by Neil Anderson
Have you been taking Ibuprofen or other NSAIDs before or after workouts (or during) to recover faster from the workout and decrease pain? You might be making it worse.
The British Journal of Sports Medicine (43: 548-549, 2009) reported that more than half of all exercisers are self-medicating with Ibuprofen in an attempt to alleviate pain from their workouts. They are convinced that popping a couple “vitamin I” is as important to their workouts as pulling on their exercise shoes. While those who take these pain killers swear by their effects, it appears their own blood work would disagree.
David Nieman a well-known physiologist and director of the Human Performance Laboratory at the North Carolina Research Campus took a look at the stresses that exercise places on the bodies of race participants. He found that rigorous exercise affects runners’ immune systems and muscles negatively. This was to be expected, however during the study he found something even more “disturbing.” He found a majority of runners were supplying their own physiological stress, in tablet form. Some were even taking it during the race. While their intention was to decrease the inflammation caused by extreme exercise, he found they were in fact doing quite the opposite. After looking at the blood work of those taking anti-inflammatories he found that the markers of inflammation were much higher over those who hadn’t taken them. He also found signs of mild kidney impairment and, both before and after the race, of low-level endotoxemia, a condition in which bacteria leaks from the colon into the bloodstream.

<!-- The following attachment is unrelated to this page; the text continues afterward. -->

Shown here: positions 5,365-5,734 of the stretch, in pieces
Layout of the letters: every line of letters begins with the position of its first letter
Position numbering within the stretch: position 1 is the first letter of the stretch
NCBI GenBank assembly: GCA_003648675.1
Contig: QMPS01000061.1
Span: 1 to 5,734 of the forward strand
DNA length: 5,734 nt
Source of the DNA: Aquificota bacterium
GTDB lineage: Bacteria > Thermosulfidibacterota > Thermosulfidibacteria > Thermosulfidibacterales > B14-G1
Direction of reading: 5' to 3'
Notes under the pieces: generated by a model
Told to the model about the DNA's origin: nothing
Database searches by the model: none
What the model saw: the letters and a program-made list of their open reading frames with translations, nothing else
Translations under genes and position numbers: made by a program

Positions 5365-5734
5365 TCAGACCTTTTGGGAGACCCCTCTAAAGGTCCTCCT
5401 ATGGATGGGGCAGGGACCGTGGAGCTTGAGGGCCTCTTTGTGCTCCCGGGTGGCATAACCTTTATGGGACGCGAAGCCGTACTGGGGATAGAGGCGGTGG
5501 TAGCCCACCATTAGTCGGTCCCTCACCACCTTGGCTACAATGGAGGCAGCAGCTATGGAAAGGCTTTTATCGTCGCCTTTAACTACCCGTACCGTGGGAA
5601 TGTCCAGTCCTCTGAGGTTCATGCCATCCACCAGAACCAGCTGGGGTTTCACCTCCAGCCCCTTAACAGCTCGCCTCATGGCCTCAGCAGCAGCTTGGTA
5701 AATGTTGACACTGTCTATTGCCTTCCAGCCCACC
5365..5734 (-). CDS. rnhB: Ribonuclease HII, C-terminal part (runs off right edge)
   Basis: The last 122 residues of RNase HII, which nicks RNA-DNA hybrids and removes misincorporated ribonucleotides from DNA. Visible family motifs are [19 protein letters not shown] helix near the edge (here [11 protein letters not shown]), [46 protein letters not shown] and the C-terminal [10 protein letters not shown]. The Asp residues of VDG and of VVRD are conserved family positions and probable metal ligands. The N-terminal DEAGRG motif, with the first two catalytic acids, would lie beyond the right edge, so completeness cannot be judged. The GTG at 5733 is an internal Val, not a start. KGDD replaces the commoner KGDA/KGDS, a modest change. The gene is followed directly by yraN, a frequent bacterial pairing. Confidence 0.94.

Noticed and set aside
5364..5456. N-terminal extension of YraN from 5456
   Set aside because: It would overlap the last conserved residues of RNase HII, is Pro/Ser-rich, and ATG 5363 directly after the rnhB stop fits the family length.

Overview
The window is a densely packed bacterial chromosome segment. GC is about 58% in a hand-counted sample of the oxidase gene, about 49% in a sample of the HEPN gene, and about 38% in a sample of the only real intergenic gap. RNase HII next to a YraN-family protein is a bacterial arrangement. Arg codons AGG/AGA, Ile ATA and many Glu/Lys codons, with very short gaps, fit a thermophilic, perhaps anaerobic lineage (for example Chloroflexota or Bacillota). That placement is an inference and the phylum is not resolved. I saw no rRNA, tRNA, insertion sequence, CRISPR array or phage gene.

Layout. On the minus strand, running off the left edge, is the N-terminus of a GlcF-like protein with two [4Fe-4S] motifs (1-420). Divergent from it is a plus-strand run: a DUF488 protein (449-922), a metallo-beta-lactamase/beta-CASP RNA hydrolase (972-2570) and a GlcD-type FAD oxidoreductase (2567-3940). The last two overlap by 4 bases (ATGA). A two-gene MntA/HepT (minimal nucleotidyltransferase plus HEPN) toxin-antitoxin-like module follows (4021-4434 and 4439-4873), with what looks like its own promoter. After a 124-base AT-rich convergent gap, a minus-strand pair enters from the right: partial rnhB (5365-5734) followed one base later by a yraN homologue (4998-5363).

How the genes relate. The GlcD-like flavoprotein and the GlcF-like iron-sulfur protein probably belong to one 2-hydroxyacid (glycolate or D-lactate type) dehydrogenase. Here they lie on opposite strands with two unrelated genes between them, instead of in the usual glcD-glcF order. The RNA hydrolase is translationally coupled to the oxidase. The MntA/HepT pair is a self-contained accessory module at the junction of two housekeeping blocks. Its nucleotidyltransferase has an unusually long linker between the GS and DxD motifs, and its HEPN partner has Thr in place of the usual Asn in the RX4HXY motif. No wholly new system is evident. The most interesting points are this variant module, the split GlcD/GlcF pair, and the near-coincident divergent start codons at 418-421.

Researchers have long known that popping NSAIDs before or after workouts was counter-indicated. Stuart Warden, an assistant professor and director of physical therapy research at Indiana University, who has extensively studied the physiological impacts of drugs and exercise found (along with other researchers) that NSAIDs actually slowed the healing of injured muscles, tendons, ligaments and bones. “NSAIDs work by inhibiting the production of prostaglandins,” substances that are involved in pain and also in the creation of collagen, Warden says. Collagen is the basic building block of most tissues. So fewer prostaglandins means less collagen, “which inhibits the healing of tissue and bone injuries,” Warden says. This includes the micro-tears and other types of trauma to the muscles and tissues that can occur after any strenuous workout or race. So, blunting the effect of collagen through the use of NSAIDs will, over time, weaken tissues and bone. This can eventually lead to breakdown and injury. Chronic use of NSAIDs can also cause ulcers and gastrointestinal distress.
The weird part of the study was that Warden et. al. found that the painkillers weren’t really helping the racers in the first place. In one study they conducted, researchers were placed at water stops along the route of several races. They asked participants if they had taken NSAIDS or not. They also asked what their pain levels were. They found there was no reported difference between pain levels for those who were taking them and those who were not. Conclusion: it doesn’t help.
When does it help to take NSAIDs? Proper usage is between you and your doctor. Generally, you should only take NSAIDs during times of acute injury or inflammation as per doctor’s instructions.